Design at Zego: Planning for scale
Written by Matthew O'Connor
I've been an avid Sketch user for the past 5 years. It's been my go to tool because of its speed and simplicity, so I was very happy to find out it was the primary design tool at Zego when I joined just over a year ago.
Along with Sketch, we were also using Abstract - a "Git for design" tool - for file versioning, together with InVision for prototyping and getting feedback from stakeholders. This industry standard setup worked as intended, but these separate tools lacked the robustness an end-to-end solution could offer.
As the company entered its 3rd year, we had quite a bit of design debt; messy Sketch files with duplicated, inconsistent, and even unused components. This took a while to get my head around, eventually leading to discussions within the design team about the right tools and processes for a scaling business.
Design as a system
At first, we decided to tackle the design debt in Sketch. We started by auditing all of our current designs to see how we used colour, typography, and other UI elements. This brought to light all of the anti-patterns and inconsistencies which had developed over the years.
With the audit wrapped up, we were left with a collection of artefacts that we used for the foundation of what our UI should look like. From there, we started building out our UI as a Design System.
Put simply, a design system is a set of styles and rules for how to apply brand and UI in digital products. Ours currently consists of reusable styles (e.g. colours, typography), assets (e.g. logos, icons, illustrations) and UI elements (e.g. buttons, text inputs).
The generally-accepted definition of a design system is that it’s the outer circle—it encompasses pattern libraries, style guides, and any other artefacts. But there’s something more. Just because you have a collection of design patterns doesn’t mean you have a design system. A system is a framework. It’s a rulebook. It’s what tells you how those patterns work together. - Jeremy Keith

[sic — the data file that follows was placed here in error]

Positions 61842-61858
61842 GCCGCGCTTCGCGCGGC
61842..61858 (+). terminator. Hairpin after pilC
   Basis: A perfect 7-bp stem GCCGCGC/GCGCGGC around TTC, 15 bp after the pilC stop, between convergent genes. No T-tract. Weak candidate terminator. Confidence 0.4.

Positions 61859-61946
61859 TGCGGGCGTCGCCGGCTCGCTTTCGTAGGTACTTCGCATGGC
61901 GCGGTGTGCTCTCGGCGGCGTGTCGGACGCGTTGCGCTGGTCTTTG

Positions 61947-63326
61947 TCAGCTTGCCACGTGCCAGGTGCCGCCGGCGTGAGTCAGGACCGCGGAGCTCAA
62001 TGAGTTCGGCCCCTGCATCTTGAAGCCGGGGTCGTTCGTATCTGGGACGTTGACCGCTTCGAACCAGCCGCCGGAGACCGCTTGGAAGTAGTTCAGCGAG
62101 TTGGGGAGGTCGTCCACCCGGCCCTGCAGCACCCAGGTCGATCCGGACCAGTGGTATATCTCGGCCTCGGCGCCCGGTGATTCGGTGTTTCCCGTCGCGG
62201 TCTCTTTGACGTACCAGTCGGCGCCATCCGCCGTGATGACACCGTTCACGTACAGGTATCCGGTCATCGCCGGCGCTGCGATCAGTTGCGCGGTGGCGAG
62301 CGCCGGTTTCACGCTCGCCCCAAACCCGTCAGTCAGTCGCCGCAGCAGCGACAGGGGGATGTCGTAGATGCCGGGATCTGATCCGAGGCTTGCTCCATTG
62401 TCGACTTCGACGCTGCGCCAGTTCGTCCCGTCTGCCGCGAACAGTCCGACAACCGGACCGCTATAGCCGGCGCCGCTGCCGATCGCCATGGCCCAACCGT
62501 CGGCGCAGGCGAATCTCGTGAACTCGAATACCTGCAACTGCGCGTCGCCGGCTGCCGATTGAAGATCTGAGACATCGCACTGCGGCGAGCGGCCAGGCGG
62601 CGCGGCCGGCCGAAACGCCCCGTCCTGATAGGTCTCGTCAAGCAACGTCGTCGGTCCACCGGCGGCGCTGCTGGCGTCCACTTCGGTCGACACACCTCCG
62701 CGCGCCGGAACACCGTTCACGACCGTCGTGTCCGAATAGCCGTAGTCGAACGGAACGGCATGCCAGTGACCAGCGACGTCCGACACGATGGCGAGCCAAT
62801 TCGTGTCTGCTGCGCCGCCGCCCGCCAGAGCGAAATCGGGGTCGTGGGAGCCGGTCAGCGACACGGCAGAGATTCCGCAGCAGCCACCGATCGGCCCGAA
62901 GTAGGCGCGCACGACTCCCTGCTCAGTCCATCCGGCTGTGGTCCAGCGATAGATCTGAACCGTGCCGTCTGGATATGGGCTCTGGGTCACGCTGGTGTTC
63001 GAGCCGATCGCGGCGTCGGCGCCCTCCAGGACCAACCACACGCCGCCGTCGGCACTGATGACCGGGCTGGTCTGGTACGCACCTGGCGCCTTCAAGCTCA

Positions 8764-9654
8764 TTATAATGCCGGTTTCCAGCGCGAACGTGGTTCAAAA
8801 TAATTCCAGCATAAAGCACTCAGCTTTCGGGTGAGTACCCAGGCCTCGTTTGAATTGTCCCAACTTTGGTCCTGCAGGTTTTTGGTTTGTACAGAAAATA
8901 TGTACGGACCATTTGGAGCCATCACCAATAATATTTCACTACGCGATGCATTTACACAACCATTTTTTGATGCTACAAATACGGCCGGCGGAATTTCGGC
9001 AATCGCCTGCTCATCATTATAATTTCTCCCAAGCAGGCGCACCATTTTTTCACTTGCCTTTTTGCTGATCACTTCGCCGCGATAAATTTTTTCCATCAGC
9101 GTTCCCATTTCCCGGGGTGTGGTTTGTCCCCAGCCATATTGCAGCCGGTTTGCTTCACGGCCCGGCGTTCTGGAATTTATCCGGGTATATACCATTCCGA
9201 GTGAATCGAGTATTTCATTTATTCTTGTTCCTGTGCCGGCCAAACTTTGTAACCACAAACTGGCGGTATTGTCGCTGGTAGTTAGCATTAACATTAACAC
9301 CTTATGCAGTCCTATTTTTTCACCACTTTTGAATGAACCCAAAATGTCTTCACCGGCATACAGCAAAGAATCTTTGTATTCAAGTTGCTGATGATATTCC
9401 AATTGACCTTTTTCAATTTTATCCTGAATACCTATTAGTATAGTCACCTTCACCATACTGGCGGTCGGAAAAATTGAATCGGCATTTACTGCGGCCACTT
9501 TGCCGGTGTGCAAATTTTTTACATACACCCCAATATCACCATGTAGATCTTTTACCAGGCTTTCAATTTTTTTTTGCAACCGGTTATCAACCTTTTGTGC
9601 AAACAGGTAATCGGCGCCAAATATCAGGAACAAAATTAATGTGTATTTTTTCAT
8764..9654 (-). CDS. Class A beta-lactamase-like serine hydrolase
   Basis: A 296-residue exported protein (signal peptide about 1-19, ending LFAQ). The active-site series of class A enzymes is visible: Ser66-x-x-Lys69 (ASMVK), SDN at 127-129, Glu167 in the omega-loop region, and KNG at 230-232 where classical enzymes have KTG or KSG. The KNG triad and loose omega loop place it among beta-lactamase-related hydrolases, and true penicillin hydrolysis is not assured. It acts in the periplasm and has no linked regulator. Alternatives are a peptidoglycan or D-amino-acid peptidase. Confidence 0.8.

Utilising a modular approach, tailoring Brad Frost’s atomic design structure to our needs, we got our styles, assets, and components to a place where we were comfortable using them in production.
A workflow for the future
With the first iteration of our Design System making its way into our designs, we decided to look into our workflow and tooling. We already wanted to tackle this task, but the issue became exacerbated with our shiny new design system in place.
Sketch makes use of reusable components, but building and maintaining a large bunch of customisable components was time consuming. They work great for small scale projects, but larger systems become unwieldy quickly. Compounding the problem, we had an issue with Abstract where it sometimes reverted all our component instances to their default state, or unlinked them from their parent component entirely. All of this meant we were spending too much of our time rebuilding our UIs, or rolling back to a previous build.
What scale means to us
As these new issues came to light, we started to discuss what designing at scale meant to us:
- Consistency: Using a pragmatic approach to design helps keep our UI consistent as our team scales, while reducing development costs.
- Maintainability: Our tools should be built in a maintainable way; things can (and generally will) get out of hand, but keeping maintainability in mind guides decisions when building components.
- Communication: Having a shared language for our UI removes ambiguity in our discussions as a design team, and with the wider business. How we communicate design is as influential a tool as the design software itself.
After researching how other people dealt with design systems at scale, looking at the various SaaS tools which promised to solve all of our problems, we found what we were looking for.
One tool to rule them all
We jumped into the free version of Figma and put it to the test, rebuilding a few parts of our design system to see how it worked.
Figma is an online design tool designed for collaboration. Being always online means files are always up to date; multiple designers can work on the same files concurrently and sharing work is as simple as sharing a URL.
In short, our trial went well; their approach to customisable components made for a smaller list of elements to manage and maintain. Since it is a cloud based tool, keeping everything in sync is a breeze, making dev hand-off quicker.
We’ve been using Figma as our main tool for 4 months. All the elements of our design system that we built in Sketch have been ported over and things are progressing well, with our developers starting to implement these new elements in live projects.
The future of design at Zego is far brighter now, bringing order to the chaos of our beginnings. We have our designs, prototypes, reviews, and copy requests all happening in a single - always up to date - design tool. We have a smaller library of reusable components to maintain, and they are always the latest version.
That's how we have planned for scale as designers at Zego.